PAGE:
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Curing oil sands fever
Despite wide-eyed predictions, serious constraints remain in developing Alberta's heavy oil.
By Steve Hargreaves, CNNMoney.com staff writer

NEW YORK (CNNMoney.com) -- The answer to America's oil addiction lies in Canada.

Or so goes one line of thinking. As oil supplies got tighter and crude prices soared over the last few years, tens of billions of dollars flowed into an effort to develop the biggest oil reserve outside Saudi Arabia: Alberta's oil sands.

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Along with the development rush have come rosy predictions on how much this secure, close, proven supply of oil might yield. Four million, 6 million, even 10 million barrels a day, which is nearly half America's total daily consumption and would easily replace all imports from the Middle East.

The only thing is, those numbers may be far too high.

Making a barrel of clean, light crude from the thick, dirty oil sand uses massive amounts of water, massive amounts of electricity and requires a large pool of labor in an otherwise sparsely populated area.

"People jump to the assumption that we can immediately ramp up to 9 million barrels per day and save the world," said Peter Tertzakian, chief energy economist at ARC Financial, a Calgary-based private equity firm. "But it's just not going to happen."

Stuck in the sand

This isn't to say the oil sands won't be a viable energy source. Two hundred miles north of Edmonton, covering an area roughly the size of Florida, they already produce more than 1 million barrels a day.

U.S. majors ConocoPhillips (Charts) and ExxonMobil (Charts), as well as Royal Dutch Shell (Charts), have interests in the area, although Canadian firm Suncor (Charts) and the consortium Syncrude are the biggest players.

Getting a product similar to light crude usually involves one of two methods.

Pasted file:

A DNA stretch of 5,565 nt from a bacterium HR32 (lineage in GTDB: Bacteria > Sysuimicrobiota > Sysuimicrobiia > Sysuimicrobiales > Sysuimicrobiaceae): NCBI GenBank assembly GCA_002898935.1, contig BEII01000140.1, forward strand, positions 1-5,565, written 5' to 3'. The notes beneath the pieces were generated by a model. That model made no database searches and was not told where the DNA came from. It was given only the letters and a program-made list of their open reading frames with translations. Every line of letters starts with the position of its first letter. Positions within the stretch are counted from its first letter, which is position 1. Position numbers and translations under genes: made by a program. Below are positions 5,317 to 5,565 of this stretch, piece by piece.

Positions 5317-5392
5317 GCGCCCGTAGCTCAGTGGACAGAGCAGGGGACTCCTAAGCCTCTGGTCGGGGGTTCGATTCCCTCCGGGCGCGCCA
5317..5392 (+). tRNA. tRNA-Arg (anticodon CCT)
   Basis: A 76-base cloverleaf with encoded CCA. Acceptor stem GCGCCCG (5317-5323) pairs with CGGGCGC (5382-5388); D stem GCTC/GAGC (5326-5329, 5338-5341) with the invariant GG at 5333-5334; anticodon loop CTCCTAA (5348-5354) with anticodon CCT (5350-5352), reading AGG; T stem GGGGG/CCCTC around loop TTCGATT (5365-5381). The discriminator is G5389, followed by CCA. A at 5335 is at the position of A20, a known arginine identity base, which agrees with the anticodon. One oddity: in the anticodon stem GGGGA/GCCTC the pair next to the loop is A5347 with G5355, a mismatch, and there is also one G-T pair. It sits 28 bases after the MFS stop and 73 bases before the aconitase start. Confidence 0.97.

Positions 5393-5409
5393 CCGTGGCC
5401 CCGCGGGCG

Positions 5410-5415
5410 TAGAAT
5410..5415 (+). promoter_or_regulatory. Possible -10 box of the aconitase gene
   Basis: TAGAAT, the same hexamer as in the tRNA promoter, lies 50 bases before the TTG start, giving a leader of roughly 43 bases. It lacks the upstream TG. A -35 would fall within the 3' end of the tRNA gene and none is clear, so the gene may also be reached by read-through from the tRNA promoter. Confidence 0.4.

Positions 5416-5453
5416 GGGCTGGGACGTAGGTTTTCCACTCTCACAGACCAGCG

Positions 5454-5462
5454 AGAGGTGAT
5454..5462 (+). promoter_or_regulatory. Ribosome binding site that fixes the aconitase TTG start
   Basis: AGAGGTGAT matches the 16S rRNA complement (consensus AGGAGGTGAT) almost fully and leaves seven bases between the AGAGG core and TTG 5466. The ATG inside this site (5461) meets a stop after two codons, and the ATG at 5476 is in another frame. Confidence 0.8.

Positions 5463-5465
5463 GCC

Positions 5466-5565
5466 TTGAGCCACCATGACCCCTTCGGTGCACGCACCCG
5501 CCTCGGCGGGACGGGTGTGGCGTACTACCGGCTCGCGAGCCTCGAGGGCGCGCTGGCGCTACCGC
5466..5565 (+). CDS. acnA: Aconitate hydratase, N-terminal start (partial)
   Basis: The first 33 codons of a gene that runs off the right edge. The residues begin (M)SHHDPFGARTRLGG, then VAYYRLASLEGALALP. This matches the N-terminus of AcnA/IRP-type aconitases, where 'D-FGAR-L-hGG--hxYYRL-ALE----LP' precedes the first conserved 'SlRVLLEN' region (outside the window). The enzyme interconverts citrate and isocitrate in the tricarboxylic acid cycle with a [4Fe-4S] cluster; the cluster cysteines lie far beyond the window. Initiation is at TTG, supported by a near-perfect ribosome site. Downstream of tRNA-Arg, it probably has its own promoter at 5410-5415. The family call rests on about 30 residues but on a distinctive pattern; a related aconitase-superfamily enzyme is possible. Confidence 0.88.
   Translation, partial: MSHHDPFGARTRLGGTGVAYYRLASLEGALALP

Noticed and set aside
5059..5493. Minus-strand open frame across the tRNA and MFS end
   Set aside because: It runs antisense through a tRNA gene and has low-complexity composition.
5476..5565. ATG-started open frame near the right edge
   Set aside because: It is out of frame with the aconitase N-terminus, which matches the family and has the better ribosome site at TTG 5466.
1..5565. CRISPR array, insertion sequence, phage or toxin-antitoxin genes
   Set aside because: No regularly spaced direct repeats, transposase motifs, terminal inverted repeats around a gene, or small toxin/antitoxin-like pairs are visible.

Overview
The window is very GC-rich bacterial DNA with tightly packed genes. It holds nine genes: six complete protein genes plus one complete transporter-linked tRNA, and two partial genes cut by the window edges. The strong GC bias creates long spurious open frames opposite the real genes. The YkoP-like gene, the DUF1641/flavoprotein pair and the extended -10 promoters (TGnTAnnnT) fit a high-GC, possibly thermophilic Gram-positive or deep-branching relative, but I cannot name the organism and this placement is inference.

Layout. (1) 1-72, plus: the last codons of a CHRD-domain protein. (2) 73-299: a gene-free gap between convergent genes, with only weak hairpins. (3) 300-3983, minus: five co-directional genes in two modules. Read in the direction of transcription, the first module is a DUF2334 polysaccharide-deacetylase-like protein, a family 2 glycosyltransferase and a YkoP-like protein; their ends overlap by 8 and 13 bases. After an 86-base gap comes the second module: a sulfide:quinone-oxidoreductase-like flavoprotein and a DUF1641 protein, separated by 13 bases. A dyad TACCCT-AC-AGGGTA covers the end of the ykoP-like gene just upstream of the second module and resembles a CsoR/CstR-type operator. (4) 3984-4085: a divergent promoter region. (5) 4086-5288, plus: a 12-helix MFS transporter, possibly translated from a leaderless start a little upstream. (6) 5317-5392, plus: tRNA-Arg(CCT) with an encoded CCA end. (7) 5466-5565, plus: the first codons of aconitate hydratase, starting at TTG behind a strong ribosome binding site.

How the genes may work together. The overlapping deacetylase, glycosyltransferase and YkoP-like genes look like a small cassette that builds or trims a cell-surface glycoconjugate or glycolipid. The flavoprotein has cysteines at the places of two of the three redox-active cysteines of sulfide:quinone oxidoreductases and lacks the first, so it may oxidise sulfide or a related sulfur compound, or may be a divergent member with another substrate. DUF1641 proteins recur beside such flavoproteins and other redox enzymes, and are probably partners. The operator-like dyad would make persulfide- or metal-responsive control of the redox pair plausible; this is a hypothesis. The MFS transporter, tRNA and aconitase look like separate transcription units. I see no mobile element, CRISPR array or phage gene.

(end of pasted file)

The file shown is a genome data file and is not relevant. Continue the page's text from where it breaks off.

The first uses a model borrowed from open-pit mining, in which the sands are dug out of the ground with heavy equipment, then mixed with steam, hot water and caustic soda to create a slurry.

The slurry then enters a separation tank where bitumen, the valuable product in this process, rises to the top and is skimmed off. The bitumen is then heated again to remove impurities, resulting in a synthetic light, sweet crude that's easy to refine.

The other method uses a well to inject steam into a seam of oil sand deep below the earth's surface. The resulting slurry then drains down into a second well drilled below the first, where it's pumped to the surface.

This eliminates the need to strip-mine the area, but creating the needed steam uses vast amounts of energy.

And energy is the first limitation people bring up at the mention of the oil sands.

Tertzakian said it takes the equivalent of 0.7 barrels of oil to create one barrel of oil sands product.

What's more, most of the energy needed to make the stuff currently comes from natural gas, an energy-rich, clean fossil fuel.

"It's like using caviar to make fake crab meat," said Marlo Raynolds, executive director of the Pembina Institute, a Canadian environmental group.

Experts say most of the natural gas Canada currently exports to the United States will be eaten up by the oil sands projects. To fuel further expansion, they say, Canada will have to import natural gas from Alaska. Some have even suggested going nuclear, although that idea has gained little traction so far.

Another constraint is water. Both extracting methods use huge amounts, up to two barrels for every barrel of oil produced.

Even with production running at one million barrels a year, concerns are already being raised over the drawdown from the major rivers that flow through the region.

"At some point it's going to reach a tipping point when people say enough is enough," said Raynolds.

And then there's the labor question.

If you're looking to make truckloads of money doing mindless work, head to Fort McMurray, the biggest town close to the oil sands.

A quick read of the classifieds at the town's newspaper turns up jobs selling concessions at the movie theatre paying the equivalent of U.S. $10 an hour. Janitor positions start at $17.

For more skilled workers, a welder can bring in $80,000 a year, more than double the average in the U.S. And that's without overtime.

"We now have signing bonuses for people who work in coffee shops," said Tertzakian. "We just don't have the labor pool to match $90 billion in investment."

Measured steps

So how much can they pull from the ground in Alberta?

The Canadian government and many of the companies up there put the number somewhere around 4 million barrels per day by 2015, still a significant amount roughly equal to America's total crude production.

"The production levels aren't unrealistic at all, it's just a question of time," said Sheraz Mian, a senior oil and natural gas analyst at Zacks Investment Research.

But others are less sanguine.

The U.S. Energy Information Administration, not generally known for issuing bearish reports, puts the number at 2.3 million barrels per day by 2015.

Tertzakian estimates maybe 2.5 to 3 million barrels per day and cautions against too much optimism.

"Nobody should feel comfortable that Canada's oil sands are going to single-handedly satisfy the world's energy needs," he said.

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